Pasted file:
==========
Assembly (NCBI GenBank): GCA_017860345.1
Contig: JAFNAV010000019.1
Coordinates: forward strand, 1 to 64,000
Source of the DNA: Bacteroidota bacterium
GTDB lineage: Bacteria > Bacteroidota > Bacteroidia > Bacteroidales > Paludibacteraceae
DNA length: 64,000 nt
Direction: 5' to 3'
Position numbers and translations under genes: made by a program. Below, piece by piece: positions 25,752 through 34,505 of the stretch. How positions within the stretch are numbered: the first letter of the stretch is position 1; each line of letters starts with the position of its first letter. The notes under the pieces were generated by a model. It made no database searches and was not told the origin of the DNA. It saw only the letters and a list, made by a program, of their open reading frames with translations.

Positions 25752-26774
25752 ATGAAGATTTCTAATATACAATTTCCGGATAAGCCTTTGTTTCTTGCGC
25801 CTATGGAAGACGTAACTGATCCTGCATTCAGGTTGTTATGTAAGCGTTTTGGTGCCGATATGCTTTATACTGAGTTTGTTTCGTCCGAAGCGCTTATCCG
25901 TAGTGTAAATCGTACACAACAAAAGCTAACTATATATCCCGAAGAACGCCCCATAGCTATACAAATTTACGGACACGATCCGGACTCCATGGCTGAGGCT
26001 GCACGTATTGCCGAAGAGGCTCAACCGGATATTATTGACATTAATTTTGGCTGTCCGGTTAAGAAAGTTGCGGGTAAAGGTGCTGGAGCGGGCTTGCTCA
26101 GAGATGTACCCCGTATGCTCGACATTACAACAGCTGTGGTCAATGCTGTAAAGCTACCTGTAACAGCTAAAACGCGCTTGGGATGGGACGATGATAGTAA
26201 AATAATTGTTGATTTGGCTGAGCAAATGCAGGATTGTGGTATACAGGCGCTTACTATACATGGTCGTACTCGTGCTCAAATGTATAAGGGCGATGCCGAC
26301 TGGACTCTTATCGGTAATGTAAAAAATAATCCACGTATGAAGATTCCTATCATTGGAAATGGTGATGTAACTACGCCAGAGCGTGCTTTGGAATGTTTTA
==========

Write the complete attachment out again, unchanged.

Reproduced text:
Assembly (NCBI GenBank): GCA_017860345.1
Contig: JAFNAV010000019.1
Coordinates: forward strand, 1 to 64,000
Source of the DNA: Bacteroidota bacterium
GTDB lineage: Bacteria > Bacteroidota > Bacteroidia > Bacteroidales > Paludibacteraceae
DNA length: 64,000 nt
Direction: 5' to 3'
Position numbers and translations under genes: made by a program. Below, piece by piece: positions 25,752 through 34,505 of the stretch. How positions within the stretch are numbered: the first letter of the stretch is position 1; each line of letters starts with the position of its first letter. The notes under the pieces were generated by a model. It made no database searches and was not told the origin of the DNA. It saw only the letters and a list, made by a program, of their open reading frames with translations.

Positions 25752-26774
25752 ATGAAGATTTCTAATATACAATTTCCGGATAAGCCTTTGTTTCTTGCGC
25801 CTATGGAAGACGTAACTGATCCTGCATTCAGGTTGTTATGTAAGCGTTTTGGTGCCGATATGCTTTATACTGAGTTTGTTTCGTCCGAAGCGCTTATCCG
25901 TAGTGTAAATCGTACACAACAAAAGCTAACTATATATCCCGAAGAACGCCCCATAGCTATACAAATTTACGGACACGATCCGGACTCCATGGCTGAGGCT
26001 GCACGTATTGCCGAAGAGGCTCAACCGGATATTATTGACATTAATTTTGGCTGTCCGGTTAAGAAAGTTGCGGGTAAAGGTGCTGGAGCGGGCTTGCTCA
26101 GAGATGTACCCCGTATGCTCGACATTACAACAGCTGTGGTCAATGCTGTAAAGCTACCTGTAACAGCTAAAACGCGCTTGGGATGGGACGATGATAGTAA
26201 AATAATTGTTGATTTGGCTGAGCAAATGCAGGATTGTGGTATACAGGCGCTTACTATACATGGTCGTACTCGTGCTCAAATGTATAAGGGCGATGCCGAC
26301 TGGACTCTTATCGGTAATGTAAAAAATAATCCACGTATGAAGATTCCTATCATTGGAAATGGTGATGTAACTACGCCAGAGCGTGCTTTGGAATGTTTTA